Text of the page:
Once in a while, a very long while, I envy those writers who can plan out an entire novel and then sit down and write it. Then I think about the pleasures of discovery and I not only don’t envy them, I feel a bit sorry for them. When NaNoWriMo started last November, I really thought I had my novel idea pinned down. But it turned out to be the most difficult NaNo I’d experienced, and I came out of it with barely 50,000 words and the feeling that the book had escaped me somewhere along the line.
The story I wrote wasn’t anything like the story I’d thought I wanted to write. The characters were mere shadows of humans, glimmering with potential. But what was that potential? And what was the story really about? The last three months have been a slow, frustrating process of finding answers to those questions. I can’t count the number of times I abandoned it to work on something else. I even thought about tucking it into that metaphorical drawer and forgetting about it for a couple of years. But it kept nagging at me, the way some stories do, so I continued to slog away.
I didn’t add to the word count, just made notes, often inspired by something I’d just read. It took a while to understand that what I was searching for was the heart of the story. I’d won NaNo, but ended up with something that was lifeless. I’d reached for something that I thought was the heart and had come up with empty hands. Some writers would say that was a bad thing, and that I probably wasn’t meant to be a novelist. Others, if they experienced something similar, would give up at that point.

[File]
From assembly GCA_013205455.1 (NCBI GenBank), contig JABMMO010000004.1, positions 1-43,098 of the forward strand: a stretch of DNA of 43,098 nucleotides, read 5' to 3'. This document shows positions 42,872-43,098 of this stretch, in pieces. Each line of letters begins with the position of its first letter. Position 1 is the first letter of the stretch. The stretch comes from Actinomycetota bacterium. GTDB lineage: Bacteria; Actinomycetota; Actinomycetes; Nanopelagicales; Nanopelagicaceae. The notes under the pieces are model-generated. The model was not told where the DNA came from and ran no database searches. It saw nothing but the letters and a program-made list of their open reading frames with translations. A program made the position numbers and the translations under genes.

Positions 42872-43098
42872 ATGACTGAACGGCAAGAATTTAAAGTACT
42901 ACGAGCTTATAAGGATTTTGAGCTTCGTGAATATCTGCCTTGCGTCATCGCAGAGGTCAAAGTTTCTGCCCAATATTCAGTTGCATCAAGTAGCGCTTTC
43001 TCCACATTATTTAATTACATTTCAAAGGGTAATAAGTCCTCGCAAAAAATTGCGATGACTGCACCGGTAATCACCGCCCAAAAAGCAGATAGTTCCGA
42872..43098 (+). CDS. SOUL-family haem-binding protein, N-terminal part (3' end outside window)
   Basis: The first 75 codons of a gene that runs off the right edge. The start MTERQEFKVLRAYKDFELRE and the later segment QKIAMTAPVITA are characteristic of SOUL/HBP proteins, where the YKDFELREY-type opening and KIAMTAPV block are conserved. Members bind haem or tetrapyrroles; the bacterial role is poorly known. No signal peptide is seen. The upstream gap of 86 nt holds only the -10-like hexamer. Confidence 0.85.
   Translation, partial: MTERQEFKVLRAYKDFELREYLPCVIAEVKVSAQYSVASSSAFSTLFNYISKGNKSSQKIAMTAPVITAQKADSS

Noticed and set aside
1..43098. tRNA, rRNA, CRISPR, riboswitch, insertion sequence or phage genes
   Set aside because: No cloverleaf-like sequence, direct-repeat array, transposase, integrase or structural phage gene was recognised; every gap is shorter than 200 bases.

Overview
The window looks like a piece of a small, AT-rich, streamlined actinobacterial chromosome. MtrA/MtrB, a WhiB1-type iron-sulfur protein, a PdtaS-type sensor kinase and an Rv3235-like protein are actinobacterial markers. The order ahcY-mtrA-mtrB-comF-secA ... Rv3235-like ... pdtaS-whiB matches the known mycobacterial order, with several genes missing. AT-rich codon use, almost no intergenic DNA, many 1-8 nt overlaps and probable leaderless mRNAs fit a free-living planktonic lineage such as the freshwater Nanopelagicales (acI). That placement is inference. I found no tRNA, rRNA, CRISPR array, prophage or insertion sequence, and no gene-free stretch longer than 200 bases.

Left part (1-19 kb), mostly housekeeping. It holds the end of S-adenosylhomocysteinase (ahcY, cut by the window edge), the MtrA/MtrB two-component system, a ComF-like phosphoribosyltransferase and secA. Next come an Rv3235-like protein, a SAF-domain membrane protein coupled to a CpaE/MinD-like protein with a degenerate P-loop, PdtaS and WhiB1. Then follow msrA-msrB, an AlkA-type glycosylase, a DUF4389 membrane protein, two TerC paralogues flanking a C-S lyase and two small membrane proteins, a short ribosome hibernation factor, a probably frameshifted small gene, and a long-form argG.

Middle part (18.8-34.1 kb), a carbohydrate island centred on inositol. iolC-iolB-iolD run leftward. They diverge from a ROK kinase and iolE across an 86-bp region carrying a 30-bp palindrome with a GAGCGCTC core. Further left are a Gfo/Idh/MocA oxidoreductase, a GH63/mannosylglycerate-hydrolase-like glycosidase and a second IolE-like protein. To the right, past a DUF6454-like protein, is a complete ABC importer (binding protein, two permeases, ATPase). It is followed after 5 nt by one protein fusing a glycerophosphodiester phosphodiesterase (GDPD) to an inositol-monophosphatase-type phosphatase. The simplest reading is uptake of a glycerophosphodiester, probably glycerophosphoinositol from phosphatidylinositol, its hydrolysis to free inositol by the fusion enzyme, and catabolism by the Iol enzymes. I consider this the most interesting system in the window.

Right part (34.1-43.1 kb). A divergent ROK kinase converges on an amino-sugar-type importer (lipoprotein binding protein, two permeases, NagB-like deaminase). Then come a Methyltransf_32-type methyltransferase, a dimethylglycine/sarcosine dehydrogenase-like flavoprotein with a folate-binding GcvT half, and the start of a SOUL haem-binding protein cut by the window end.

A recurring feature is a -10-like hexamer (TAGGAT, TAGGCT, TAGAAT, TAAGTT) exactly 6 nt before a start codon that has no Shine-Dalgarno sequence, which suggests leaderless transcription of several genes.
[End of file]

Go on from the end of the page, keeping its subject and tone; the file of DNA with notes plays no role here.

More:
Instead, I felt something familiar that had happened many times before. It was the pleasure of watching a story grow, on its own terms, organically. And even though I’ve written about this before, maybe too many times, I hadn’t really internalized it. I’m not the kind of writer who can sit down with a vague idea and churn out a story. And I’m not the kind of writer who needs to create a detailed outline before I can start writing. I’m a writer whose path is never straight or clearly marked. Because writing is about the pleasures and surprises, and even the pain, of discovery: what the story is really about, who the characters really are.